Dear Madden: Do You Take Stats into Consideration when Rating Players?


By: CJ Lester


Earlier this week, SteelerNation’s very own, Jordan DeFigio discussed the snubbing of several Pittsburgh Steelers players on this year’s version of EA Sports’ Madden NFL. With the complete launch ratings now official, unfortunately the leaked ratings are accurate in comparison to the official ratings. Below are the top 10 Steelers players in Madden 21. I want to take a deeper look at just a few of the top 10 Steelers and how they statistically compared to other players around the league that received higher ratings.

We’re not going to go through all 10 of the highest rated Steelers, but we will look at three cases in particular that prove that these ratings aren’t consistent with on-field production.

Player A: 58 combined tackles, 46 solo tackles, 2 forced fumbles, 1 fumble recovery, 7 passes defensed, 5 interceptions for 49 return yards, and 0 touchdowns.

Player B: 69 combined tackles, 44 solo tackles, 2 forced fumbles, 3 fumble recoveries, 9 passes defensed, 5 interceptions for 130 yards, and 2 touchdowns.

Looking at the numbers, the players performed similarly, but wouldn’t you agree that Player B edges out player A in production?

Player A happens to be the highest rated free safety in the video game, Devin McCourty, who has a 92 overall. Player B, is first team All Pro FS Minkah Fitzpatrick, who is an 87 overall and the 7th highest ranking free safety. This just doesn’t make any sense! CB Joe Haden agrees with me.

Another case to prove my point:

Player A: 55 combine tackles, 35 solo tackles, 14.5 sacks, 8 forced fumbles, 4 fumble recoveries, 36 quarterback hits, 8 passes defensed, 2 interceptions for 7 yards, and 14 tackles for loss.

Player B: 47 combined tackles, 40 solo tackles, 8.5 sacks, 5 forced fumbles, 1 fumble recovery, 14 quarterback hits, 4 passes defensed, 0 interceptions, and 8 tackles for loss.

There seems to be a clearly painted picture of which player had the better statistical season right in front of your eyes. These statistics are for public view by the way, practically anyone can find them. You would think a big company like EA Sports would have access to the same statistics that every NFL fan has at their disposal. It doesn’t seem that way.

Player B, Khalil Mack, is the game’s highest rated outside linebacker, with a 97 overall. While, Player A, is 2019’s 3rd place finisher of the NFL Defensive Player of the Year award and First Team All-Pro OLB TJ Watt, who is rated as an 86 overall. This one is just completely asinine! How can a player be rated 11 points lower than someone he clearly outperformed? We need answers EA Sports!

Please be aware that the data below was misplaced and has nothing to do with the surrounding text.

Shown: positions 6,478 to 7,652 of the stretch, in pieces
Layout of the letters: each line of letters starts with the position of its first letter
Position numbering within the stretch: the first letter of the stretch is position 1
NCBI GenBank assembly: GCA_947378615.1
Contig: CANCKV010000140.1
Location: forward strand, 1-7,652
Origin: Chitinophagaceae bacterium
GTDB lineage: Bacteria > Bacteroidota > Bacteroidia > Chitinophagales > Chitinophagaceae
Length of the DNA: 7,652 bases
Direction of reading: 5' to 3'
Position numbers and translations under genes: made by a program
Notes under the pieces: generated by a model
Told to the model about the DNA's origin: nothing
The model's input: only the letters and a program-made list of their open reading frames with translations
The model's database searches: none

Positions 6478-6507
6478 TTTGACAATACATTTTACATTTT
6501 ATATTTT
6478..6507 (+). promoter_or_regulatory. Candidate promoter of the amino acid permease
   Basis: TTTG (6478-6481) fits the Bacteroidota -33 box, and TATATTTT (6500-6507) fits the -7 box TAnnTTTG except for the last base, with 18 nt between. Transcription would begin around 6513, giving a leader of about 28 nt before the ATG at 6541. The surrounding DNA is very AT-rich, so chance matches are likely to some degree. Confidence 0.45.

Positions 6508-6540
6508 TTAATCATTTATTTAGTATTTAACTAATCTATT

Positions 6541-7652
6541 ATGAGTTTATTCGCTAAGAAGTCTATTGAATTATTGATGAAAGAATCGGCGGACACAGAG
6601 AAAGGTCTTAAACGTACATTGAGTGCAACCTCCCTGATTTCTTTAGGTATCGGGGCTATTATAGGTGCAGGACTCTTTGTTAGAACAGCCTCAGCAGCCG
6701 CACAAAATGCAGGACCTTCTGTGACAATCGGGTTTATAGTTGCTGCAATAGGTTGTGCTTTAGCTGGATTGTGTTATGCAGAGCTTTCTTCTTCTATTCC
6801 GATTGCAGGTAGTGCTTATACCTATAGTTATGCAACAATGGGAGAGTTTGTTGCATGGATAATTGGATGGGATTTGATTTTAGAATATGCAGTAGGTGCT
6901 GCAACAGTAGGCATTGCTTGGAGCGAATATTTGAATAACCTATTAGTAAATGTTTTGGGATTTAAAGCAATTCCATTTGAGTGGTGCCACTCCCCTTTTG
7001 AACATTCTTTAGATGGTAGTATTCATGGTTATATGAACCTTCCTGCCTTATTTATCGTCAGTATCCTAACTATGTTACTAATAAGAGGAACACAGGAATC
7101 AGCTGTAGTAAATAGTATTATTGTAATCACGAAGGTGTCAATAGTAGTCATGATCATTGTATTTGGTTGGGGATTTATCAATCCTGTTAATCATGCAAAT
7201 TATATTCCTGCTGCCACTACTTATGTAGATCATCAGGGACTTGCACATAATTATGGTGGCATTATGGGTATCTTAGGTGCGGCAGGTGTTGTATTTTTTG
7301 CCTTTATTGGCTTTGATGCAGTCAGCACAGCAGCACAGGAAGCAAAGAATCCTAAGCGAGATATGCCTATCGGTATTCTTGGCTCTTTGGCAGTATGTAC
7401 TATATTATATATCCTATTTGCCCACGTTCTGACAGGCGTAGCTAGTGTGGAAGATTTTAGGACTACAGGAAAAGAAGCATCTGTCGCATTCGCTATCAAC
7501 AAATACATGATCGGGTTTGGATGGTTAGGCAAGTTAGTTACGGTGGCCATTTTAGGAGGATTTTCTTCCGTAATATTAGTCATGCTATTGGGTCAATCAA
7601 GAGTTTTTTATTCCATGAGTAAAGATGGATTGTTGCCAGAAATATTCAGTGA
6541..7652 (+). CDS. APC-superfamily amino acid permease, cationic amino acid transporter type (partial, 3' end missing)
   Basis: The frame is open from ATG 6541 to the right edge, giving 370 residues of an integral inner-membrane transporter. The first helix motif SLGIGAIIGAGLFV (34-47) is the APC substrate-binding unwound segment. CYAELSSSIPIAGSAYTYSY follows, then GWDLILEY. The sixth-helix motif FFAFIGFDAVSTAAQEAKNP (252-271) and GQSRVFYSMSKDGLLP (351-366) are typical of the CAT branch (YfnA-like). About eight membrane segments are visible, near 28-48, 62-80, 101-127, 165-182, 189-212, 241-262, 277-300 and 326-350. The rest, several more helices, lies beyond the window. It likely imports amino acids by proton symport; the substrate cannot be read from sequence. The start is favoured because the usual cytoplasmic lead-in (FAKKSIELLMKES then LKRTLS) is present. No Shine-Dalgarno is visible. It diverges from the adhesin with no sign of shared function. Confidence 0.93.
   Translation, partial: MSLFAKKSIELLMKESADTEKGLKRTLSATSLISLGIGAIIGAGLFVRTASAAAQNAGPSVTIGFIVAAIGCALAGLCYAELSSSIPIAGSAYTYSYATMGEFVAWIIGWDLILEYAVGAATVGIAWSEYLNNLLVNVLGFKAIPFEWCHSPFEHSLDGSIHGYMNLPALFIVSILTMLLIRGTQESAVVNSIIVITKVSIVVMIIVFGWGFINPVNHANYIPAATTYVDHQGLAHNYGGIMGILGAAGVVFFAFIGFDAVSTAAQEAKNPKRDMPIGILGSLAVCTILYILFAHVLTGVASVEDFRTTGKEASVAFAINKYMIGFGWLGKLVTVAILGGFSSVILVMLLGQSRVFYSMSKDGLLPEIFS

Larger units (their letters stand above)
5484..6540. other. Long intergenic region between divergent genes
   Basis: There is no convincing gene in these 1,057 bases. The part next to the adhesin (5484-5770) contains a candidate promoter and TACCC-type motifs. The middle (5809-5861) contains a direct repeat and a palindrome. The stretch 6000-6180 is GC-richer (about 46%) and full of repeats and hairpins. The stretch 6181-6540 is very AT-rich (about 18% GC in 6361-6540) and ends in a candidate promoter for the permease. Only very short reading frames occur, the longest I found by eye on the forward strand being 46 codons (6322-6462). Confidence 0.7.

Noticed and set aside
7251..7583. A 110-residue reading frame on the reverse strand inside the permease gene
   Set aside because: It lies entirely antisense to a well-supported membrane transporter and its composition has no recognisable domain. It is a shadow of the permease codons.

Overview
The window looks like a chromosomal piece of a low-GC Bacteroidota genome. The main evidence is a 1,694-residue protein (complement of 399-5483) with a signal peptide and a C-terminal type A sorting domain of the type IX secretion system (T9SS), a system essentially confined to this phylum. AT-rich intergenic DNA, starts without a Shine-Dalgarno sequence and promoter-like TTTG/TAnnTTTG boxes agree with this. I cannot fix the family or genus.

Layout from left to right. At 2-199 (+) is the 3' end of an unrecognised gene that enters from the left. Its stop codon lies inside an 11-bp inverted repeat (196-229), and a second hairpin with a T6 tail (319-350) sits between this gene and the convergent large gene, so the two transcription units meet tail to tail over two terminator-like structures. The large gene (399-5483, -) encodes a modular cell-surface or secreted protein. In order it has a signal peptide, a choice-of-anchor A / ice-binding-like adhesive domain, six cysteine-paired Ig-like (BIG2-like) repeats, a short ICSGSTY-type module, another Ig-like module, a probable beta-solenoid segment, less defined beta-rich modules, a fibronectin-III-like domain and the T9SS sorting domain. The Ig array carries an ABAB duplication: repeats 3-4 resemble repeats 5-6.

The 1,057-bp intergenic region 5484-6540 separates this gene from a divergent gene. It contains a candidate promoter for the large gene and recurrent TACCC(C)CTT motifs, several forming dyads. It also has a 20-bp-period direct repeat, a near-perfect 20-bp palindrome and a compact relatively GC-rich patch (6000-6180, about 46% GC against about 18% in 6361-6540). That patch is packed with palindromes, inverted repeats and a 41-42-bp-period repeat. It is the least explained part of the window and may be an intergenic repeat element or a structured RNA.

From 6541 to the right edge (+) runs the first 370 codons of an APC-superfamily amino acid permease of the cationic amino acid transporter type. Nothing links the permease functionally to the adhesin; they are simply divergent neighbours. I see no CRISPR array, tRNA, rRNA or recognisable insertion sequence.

One last example:

Player A: 83 combined tackles, 51 solo tackles, 9 sacks, 1 forced fumble, 1 fumble recovery, 23 quarterback hits, 6 passes defensed, and 11 tackles for loss.

Player B: 56 combined tackles,  37 solo tackles, 6.5 sacks, 2 forced fumbles, 1 fumble recovery, 25 quarterback hits, 1 pass defensed, and 10 tackles for loss.

I’ll admit it, this one is a little closer than the other two examples. Player A has the edge in all tackle categories, sacks, and passes defensed, while Player B has the edge in forced fumbles and quarterback hits slightly. There’s no way theses two player should be separated by more than 1 or 2 points right? Wrong.

Player B, DE Calais Campbell, is rated as a 95 overall. Player A, 2019 First Team All-Pro DE Cam Heyward, is rated as a 90 overall.

What are we doing here, Madden? Are we giving out ratings based on last season’s stats or career stats? Even if we are considering complete career stats, I still have a few more arguments to make.

Don’t get me started on our future Hall of Fame QB Ben Roethlisberger’s rating of 81. I understand that he missed almost the entire 2019 season, but are you serious, Madden?! Of course, if a player misses almost an entire season, it would make sense that his rating would drop a little right? Except that’s not the case across the board. Tampa Bay Buccaneers’ TE Rob Gronkowski spent the entire 2019 season retired, but his overall is a 95. I’m not saying the ratings are biased in anyway, but they’re definitely not consistent. What algorithm is being used to determine a player’s overall rating? No one really knows. We all know, these ratings are ridiculous, but they’re not going to cause anyone harm. They just cause constant curiosity for topic of conversation and possibly some extrinsic motivation for players who are year after year underrated.


Do you think Steelers players were properly rated in the Madden 21 player ratings? Sound off in the comments section below, on FacebookTwitter, and Instagram!



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